Army Recruitment Today Is Less 'Be All You Can Be' And More 'Call Of Duty'

Nov 27, 2019
Originally published on November 26, 2019 5:07 pm

The Army has embraced esports as a recruiting tool to reach young adults, who are drawn to the fast-paced action of military-themed games.

The main source of light in this dim, warehouse-sized room in suburban Denver comes from rows of screens. Each panel shows fast-paced military action -- camouflaged soldiers swarming a city or special operations forces securing a target.

One of the figures hunched over a computer in the darkness huffs in disappointment.

"I've died like four times in three missions," said 17-year-old Gavin Gains.

Even though he wasn't dominating the brand new "Call of Duty: Modern Warfare" game, Gains attracted the attention of the event's sponsors - the U.S. Army. The office held this release party for the new game at an esports venue called Localhost Arena. Anyone who came to the party was able to play the new game as long as he or she also spoke to Army recruiters.

"This is the targeted demographic - these young men and women that came out here to play the esports," said Sgt. Vincent Cruz, an Army recruiter.

The Army has turned to esports, along with other new marketing strategies, in an attempt to make military service more appealing to young people. Cruz says video games are a way for the Army to connect with more people. It has even created its own professional esports team, which has become part of Cruz's pitch.

Cruz said the military wants to, "Reach out to these men and women and show them that 'Hey, you can actually do this in the Army and get paid by the way.'" The Army calls its esports efforts "some of the highest lead-generating events in the history of the all-volunteer force."

For the past three years, the Army regional recruiting office that serves Denver has hit only about 80 percent of its recruiting goals. Nationally, the Army fell 6000 troops short of its goal last year. This year, the Army set a lower goal and met it. But military leaders say the old ways to attract potential recruits aren't working the way they used to.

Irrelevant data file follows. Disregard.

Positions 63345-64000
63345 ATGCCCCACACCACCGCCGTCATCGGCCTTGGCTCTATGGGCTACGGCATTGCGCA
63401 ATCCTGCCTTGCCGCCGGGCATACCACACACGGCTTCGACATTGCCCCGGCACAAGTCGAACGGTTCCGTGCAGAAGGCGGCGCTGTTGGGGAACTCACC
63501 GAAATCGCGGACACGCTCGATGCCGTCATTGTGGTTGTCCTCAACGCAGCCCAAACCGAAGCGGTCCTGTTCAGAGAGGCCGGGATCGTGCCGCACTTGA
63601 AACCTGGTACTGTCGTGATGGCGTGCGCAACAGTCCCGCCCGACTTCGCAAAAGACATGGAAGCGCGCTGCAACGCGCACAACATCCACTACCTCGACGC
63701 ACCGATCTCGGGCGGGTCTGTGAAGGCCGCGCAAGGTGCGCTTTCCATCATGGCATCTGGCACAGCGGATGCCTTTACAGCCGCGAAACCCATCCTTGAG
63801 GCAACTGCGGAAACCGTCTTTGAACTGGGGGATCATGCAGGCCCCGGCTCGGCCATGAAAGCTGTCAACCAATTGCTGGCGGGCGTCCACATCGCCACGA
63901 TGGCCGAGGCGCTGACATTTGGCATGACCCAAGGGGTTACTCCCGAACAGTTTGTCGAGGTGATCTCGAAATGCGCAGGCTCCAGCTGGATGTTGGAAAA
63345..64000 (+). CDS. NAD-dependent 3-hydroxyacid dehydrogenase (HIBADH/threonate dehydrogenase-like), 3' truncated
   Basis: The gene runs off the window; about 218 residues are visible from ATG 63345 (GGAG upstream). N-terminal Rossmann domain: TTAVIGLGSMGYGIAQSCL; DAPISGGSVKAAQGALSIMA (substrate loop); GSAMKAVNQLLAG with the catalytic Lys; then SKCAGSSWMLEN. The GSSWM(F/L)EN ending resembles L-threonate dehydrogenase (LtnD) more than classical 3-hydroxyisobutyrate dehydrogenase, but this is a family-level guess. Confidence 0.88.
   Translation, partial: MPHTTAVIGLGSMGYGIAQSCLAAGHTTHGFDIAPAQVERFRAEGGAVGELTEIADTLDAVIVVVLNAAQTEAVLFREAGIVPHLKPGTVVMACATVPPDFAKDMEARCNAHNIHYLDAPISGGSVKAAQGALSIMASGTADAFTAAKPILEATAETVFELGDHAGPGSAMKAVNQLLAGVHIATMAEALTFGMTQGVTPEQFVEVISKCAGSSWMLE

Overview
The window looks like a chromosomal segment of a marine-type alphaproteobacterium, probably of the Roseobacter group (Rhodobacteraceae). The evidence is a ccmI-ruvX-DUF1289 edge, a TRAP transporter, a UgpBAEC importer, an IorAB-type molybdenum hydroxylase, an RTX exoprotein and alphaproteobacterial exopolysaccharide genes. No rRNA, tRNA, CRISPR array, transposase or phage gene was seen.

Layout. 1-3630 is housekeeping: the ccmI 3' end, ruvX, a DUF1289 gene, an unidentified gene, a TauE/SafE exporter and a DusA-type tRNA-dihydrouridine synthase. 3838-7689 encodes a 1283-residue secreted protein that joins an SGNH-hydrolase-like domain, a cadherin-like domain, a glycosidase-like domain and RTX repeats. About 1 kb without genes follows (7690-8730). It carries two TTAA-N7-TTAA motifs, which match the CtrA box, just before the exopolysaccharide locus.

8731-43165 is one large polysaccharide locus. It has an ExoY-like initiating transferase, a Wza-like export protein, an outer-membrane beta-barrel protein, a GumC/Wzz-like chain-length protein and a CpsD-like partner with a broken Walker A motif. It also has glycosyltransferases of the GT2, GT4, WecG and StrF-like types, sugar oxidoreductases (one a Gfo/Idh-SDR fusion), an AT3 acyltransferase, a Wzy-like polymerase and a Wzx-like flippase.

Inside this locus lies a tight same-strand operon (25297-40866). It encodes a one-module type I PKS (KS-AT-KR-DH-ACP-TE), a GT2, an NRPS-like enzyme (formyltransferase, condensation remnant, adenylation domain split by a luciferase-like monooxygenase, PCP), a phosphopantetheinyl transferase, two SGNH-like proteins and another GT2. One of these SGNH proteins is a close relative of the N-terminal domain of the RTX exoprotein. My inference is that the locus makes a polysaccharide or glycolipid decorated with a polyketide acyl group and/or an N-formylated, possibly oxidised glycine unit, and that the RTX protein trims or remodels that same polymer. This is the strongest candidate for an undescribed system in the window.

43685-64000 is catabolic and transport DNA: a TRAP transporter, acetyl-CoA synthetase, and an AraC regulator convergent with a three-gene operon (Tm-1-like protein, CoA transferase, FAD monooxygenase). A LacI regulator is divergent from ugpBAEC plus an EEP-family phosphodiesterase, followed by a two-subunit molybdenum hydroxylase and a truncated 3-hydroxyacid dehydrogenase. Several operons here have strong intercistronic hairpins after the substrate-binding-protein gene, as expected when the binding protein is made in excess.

"Phone calls and text messages are not the way to go," Cruz said.

Localhost Arena General Manager James Love said the staff was surprised when the Army showed up and said they wanted to collaborate on an event.

"I got some sideways glances." Love said. "Most people said 'Yes, we would love that.'"

The partnership is mutually beneficial. The Army wants to recruit, and Love wants the business to grow and attract players.

"There are gamers and nerds in the Army," he said. "There are gamers and nerds down the street. We want them all in here playing as a community because we want to show people just how diverse we are."

That's part of the Army's goal too - to show that it's not all boot camp and buzz cuts. It wants to persuade recruits that there's a fun side to the military, too.

Gains isn't ready for college yet, but he's fairly certain he wants to join the military. The biggest reason is a sense of community.

"It's always just been a big motivator for me is just having somewhere I belong," he said. "I like the military because you may not necessarily like everyone, but you know they have your back."

Michelle Alcantar, 17, is a new recruit. She expects to graduate from high school at the end of this semester and be off to boot camp in Oklahoma by summer. She got into video games through her brother-in-law, who is also in the Army.

Both gaming and the military are stereotypically seen as male. She's proud to be a woman involved in both.

"To me, it's really special because not a lot of women, I feel like, are represented in the Army," Alcantar said. "I feel like it's such a power move for women just because we can do the same thing men can, and we're finally allowed to do that after years that we couldn't."

Alcantar also won a raffle at the recruitment game night. She went home with a brand new copy of the game.

The recruiters won too. Out of about 110 people who attended the party, the military gained 35 leads.

This story was produced by the American Homefront Project, a public media collaboration that reports on American military life and veterans. Funding comes from the Corporation for Public Broadcasting.